Monday, March 7, 2011

I Used To Be Funny

NOTE: This blog was first posted on Haley Whitehall's website on March 3 when I was her guest blogger. I am reposting instead of writing something new because I have an awful cold and can think of nothing to say that does not involve whining and moaning.

Long ago, when I first went abroad, I would write hilarious emails home. Even before that, I wrote fairly funny top ten lists over whatever it was that came to mind. It seemed like no matter what I was doing, there was a comical way to look at it and I couldn’t wait to get to a computer to type out my long (overblown) email about Montezuma’s Revenge, children skidding sideways down long ski slopes into lines of people waiting for the chairlift, sheep-turd-tasting cheese or smelly persons.
In fact, I have a whole book of these stories. It’s called Confessions of a Travel Addict. It’s nearly 200 pages of funny stories about traveling abroad, and although I recognize the work as my own, I have come to the realization lately that I probably couldn’t write it again because I don’t write funny things anymore.
If it’s going to be funny now, it’s a one-line status update that has about 15 people chortling, versus emails to 50+ persons that I’d like to believe read and enjoyed them.
So, what’s changed, you ask? Well, me, obviously.
When I first revealed to one of my friends that I had written a book about my traveling, she asked, “So does it have stuff about, you know, how you felt, your emotions, the things you were going through and how you grew as a person?”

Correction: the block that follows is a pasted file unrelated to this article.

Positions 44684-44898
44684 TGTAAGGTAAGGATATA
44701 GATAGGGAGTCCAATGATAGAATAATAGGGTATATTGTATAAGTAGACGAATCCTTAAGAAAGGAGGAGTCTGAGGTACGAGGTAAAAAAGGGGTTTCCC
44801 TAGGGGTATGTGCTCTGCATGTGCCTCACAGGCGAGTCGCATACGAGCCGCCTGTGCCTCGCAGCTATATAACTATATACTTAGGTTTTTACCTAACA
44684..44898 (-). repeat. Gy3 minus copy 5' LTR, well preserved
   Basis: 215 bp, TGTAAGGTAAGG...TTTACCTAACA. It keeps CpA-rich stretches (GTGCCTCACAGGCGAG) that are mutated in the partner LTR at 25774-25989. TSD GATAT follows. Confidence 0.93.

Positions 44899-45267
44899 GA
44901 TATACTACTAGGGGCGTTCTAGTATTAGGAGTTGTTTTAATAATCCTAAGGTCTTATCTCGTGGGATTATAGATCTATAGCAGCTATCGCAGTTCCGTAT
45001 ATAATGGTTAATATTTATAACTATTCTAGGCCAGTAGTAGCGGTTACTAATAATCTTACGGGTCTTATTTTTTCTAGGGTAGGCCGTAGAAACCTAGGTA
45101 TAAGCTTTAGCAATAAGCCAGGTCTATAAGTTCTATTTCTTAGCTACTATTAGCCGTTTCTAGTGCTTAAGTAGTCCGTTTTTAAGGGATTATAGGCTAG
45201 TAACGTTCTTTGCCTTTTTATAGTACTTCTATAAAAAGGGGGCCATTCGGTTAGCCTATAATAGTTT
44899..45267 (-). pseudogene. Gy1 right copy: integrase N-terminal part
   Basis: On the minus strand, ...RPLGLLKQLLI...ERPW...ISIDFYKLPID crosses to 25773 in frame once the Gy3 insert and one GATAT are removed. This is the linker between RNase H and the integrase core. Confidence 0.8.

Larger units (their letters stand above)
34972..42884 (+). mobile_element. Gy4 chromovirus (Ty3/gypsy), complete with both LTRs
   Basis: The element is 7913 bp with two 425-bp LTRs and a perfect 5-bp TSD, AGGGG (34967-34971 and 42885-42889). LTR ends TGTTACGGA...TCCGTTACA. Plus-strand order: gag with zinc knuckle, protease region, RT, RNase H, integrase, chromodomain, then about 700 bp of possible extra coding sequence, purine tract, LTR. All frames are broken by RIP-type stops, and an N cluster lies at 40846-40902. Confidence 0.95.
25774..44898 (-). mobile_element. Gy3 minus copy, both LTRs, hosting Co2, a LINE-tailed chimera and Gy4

I don’t think I laughed at her, but I thought at the time that it was a stupid thing to say. Who on earth would be interested in how I felt about things? Merrily I tripped along, continuing to write funny stories with no meat to them, no context, no person behind this shadow that traipsed all over the place having mishap after mishap.
Now, I realize that there is a time and place for everything. I realize that I may be hard on myself here, but the truth was that nearly everyone who has read my book has said, “Well, there’s not really much about you, you know? Since I know you I feel like I’m taking a trip with you, but if I didn’t know you I would feel like I was missing a very essential piece of the story.”
They’re right. The book lacks substance. And suddenly, that substance is all I can come up with to blog about. Suddenly, even my funny posts don’t seem as funny. All of a sudden, I want to talk about myself in serious terms.
It may seem small to someone on the outside, but this shift seems like a monstrous chasm that has opened up in front of me. I don’t see myself as some sort of bubbly, exuberant bouncy ball ricocheting off walls and screaming “WEEEE!” until everyone wants to shoot me, but neither do I see myself as a depressive lump of coal sitting in the corner, sucking the light out of anything that comes near like a black hole. I feel both these things often – if I’m lucky, I feel these and a whole range of emotions every day – but what I feel more is the change that has come over me in regards of what I want to share. I’m no longer as interested in simply giving the funny story of what happened to the stupid gringa while skimming over how I cried when it happened. A part of me is more than a little alarmed by this. It’s no longer a game to see how loud a person will laugh; now I’m tapping something deeper and sharing because I feel like a have to, and this is what bubbles to the surface, needing to be shared.
I think one of the strangest things about this shift is that I don’t feel afraid or excited about it – I simply recognize that something has changed. I look at it objectively, like a thing that I’ve just found in my house, and I study it, knowing it has a use but not yet knowing what it is. I’d like to think that this means that I’m finally maturing to the point where I don’t feel like I have to mask my emotions and can say how I really feel, but somehow that seems very, um, mature of me, and I can’t quite believe it. So for now, I’m just going to roll with it, and hope that maybe one day I’ll get to the point where I can be funny again and meaningful, too.

Love and not so funny kisses

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